Tablets: Apple iPad has strong head start, but Samsung gaining ground
This time last year, tablet computers were just remembrances of clunky laptops with articulating hinges that really failed to sell.
But as it has happened several times in the past, a genre of gadgets doesn't really take off until Apple is ready to jump in the market. Can you name a popular MP3 player before the iPod? Or a smart phone before the iPhone?
And jump into the tablet market Apple did in a grand fashion this spring with the announcement of the iPad, which sold 3 million units in the first 80 days.
To be fair, Apple had the tablet market to itself for most of 2010. We're just now beginning to see other companies release their own tablet computers to compete with the iPad.
So should you just walk like a zombie into your local Apple store and buy an iPad, or are the others in the field worth a look?
I've only had hands-on time with the iPad and the Samsung Galaxy Tab. So pay attention to release dates for the others, as they might not be available in time for this year's holiday wish lists. Lenovo Group Ltd., China's biggest personal-computer maker, recently announced that it will introduce a tablet called LePad next year.
Here's an overview of the soon-to-be crowded landscape:
APPLE IPAD: If you're contemplating a tablet as a gift (to give or receive), you're probably already familiar with the iPad.
Apple's 9.7-inch touch-screen tablet that runs iOS is now available at Wal-Mart, Target and Best Buy. By the time you're ready to buy, iOS 4.2 should be available, which adds multitasking and folders as well as Airplay to send your music and shows wirelessly from the iPad to an Apple TV.
The iPad's biggest draw has to be the convenience of more than 300,000 applications available in Apple's App Store inside iTunes.
Just in time for the holidays, Apple will engrave your iPad with a personal message for free.
The iPad is available in six configurations from $499 for a 16 gigabyte Wi-Fi version to $829 for a 64 gigabyte model with Wi-Fi and 3G.
The iPad 3G service is only available through AT&T and can be activated by the month as needed.
SAMSUNG GALAXY TAB: One of the newer players in the tablet field is Samsung, with its 7-inch Galaxy Tab.
The Galaxy runs Google's Android 2.2 operating system.
I got to sit down and play with the Galaxy for about 20 minutes the day I was writing this story, and I came away impressed.
I've been a proponent of the 7-inch tablet, and I'm now convinced that I'm much more interested in tablets of that size.
The Galaxy comes in a Wi-Fi-only model for $599 or with 3G Internet service from T-Mobile, Sprint, Verizon and AT&T.
Sprint and T-Mobile are selling the Galaxy Tab for $399 when the buyer signs up for a two-year data plan.
The only downside to the smaller screen is in checking my Gmail account. I had hoped the Galaxy would automatically scale HTML e-mails to fit the screen. But when opening these messages, I had to scroll around to see the entire message.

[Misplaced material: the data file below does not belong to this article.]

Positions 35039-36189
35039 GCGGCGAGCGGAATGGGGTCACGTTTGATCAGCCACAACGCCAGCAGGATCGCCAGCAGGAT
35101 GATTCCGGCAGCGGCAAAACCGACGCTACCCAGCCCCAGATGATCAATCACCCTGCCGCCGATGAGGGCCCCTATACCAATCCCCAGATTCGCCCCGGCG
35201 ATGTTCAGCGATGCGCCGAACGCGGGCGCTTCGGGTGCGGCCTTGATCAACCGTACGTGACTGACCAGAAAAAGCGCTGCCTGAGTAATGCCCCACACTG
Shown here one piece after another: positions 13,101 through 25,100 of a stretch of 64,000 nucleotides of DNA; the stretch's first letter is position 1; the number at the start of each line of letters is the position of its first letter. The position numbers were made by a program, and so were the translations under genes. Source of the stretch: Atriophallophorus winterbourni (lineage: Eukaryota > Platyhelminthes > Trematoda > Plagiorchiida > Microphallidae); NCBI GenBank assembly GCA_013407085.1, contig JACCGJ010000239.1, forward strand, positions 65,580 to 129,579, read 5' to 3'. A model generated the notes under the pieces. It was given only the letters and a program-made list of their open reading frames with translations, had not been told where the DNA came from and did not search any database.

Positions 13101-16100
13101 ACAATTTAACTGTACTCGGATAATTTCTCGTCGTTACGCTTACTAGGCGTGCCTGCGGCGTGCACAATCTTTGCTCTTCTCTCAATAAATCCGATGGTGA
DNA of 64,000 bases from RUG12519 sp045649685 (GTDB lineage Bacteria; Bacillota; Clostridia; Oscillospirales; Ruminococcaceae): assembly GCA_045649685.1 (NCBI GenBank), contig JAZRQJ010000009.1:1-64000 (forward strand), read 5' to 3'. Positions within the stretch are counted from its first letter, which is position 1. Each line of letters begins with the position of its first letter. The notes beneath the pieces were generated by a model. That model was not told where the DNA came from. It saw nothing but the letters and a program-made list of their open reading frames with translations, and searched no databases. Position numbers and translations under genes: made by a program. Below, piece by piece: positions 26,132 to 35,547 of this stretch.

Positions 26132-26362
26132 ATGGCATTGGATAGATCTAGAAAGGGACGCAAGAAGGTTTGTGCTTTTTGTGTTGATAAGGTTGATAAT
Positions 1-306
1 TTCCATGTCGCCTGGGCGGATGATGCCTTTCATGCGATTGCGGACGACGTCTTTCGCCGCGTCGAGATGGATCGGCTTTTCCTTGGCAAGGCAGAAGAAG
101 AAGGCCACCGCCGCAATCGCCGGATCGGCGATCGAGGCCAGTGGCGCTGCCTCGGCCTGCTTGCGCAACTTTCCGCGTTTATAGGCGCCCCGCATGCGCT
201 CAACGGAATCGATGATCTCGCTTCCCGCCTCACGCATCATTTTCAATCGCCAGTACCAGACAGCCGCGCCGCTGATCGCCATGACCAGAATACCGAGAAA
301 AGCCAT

The Android operating system also seems to have many layers and many settings. Apple's iOS is much simpler, with fewer choices to make.
That may or may not be a good thing, depending on how much of a "techie" you consider yourself or the gift recipient.
All in all, the Galaxy is a fine tablet that does everything I could ask it to do. Plus it has front and rear cameras to shoot photos and video or for video chatting.
The Galaxy Tab can show Adobe Flash content as well as HTML5.
DELL STREAK: Firmly straddling the line between tablet and smart phone is the 5-inch Dell Streak.
First of all, the Streak is the only device in this comparison that's a full-blown 3G phone.
The Streak also runs the Android operating system and includes a GPS chip and compass to provide turn-by-turn navigation.
The Streak also treads into e-reader territory with full integration into the Amazon Kindle bookstore.
The Streak features a front-facing VGA camera and a 5-megapixel rear-facing camera.
The price is $549.99, but a two-year contract from AT&T drops the price to $299.99.
HP SLATE 500: HP has entered the market with a Windows 7-powered tablet with an 8.9-inch touch screen.
The Slate is also aimed at business users and is available from HP for $799.
Admittedly, the Slate is full-featured. It runs a 1.86 GHz Intel Atom processor, 2 gigabytes of RAM, a 64 gigabyte solid state drive, and Broadcom's Crystal HD accelerator for playing 1080p video.
There's also an active digitizer (pen) that enables handwriting and drawing input.
This is a serious tablet for people who need the full Windows desktop experience.
Like most other tablets, it also has front- and rear-facing cameras.
BLACKBERRY PLAYBOOK: BlackBerry's foray into tablet computing is aimed squarely at the corporate user with the new PlayBook.
With a 7-inch touch screen, the PlayBook is expected to go on sale early in 2011 for "under $500," the only pricing information available to date.
The PlayBook will initially ship as a Wi-Fi-only model. Models with cellular radios should follow.
The heart of the PlayBook is QNX, an operating system that features multitasking.
The PlayBook has a dual core processor and 1 gigabyte of RAM. It also supports Flash and HTML5 as well as Java.
It'll be available in 16, 32 and 64 gigabyte configurations. It also has a micro SD card slot for additional storage.
BlackBerry handheld users can connect the PlayBook to their phones via Bluetooth to access all the data such as push e-mail, calendars, tasks and documents.
The PlayBook has front and rear cameras and can shoot and play back HD video via micro HDMI.
Storage is on a micro USB card.
BEST SELLER: Overall, the iPad still will be the best seller this holiday season.
But if you read the specs of the other tablets, you can easily see where the iPad falls short.
(c) 2010, The Dallas Morning News.
Distributed by McClatchy-Tribune Information Services.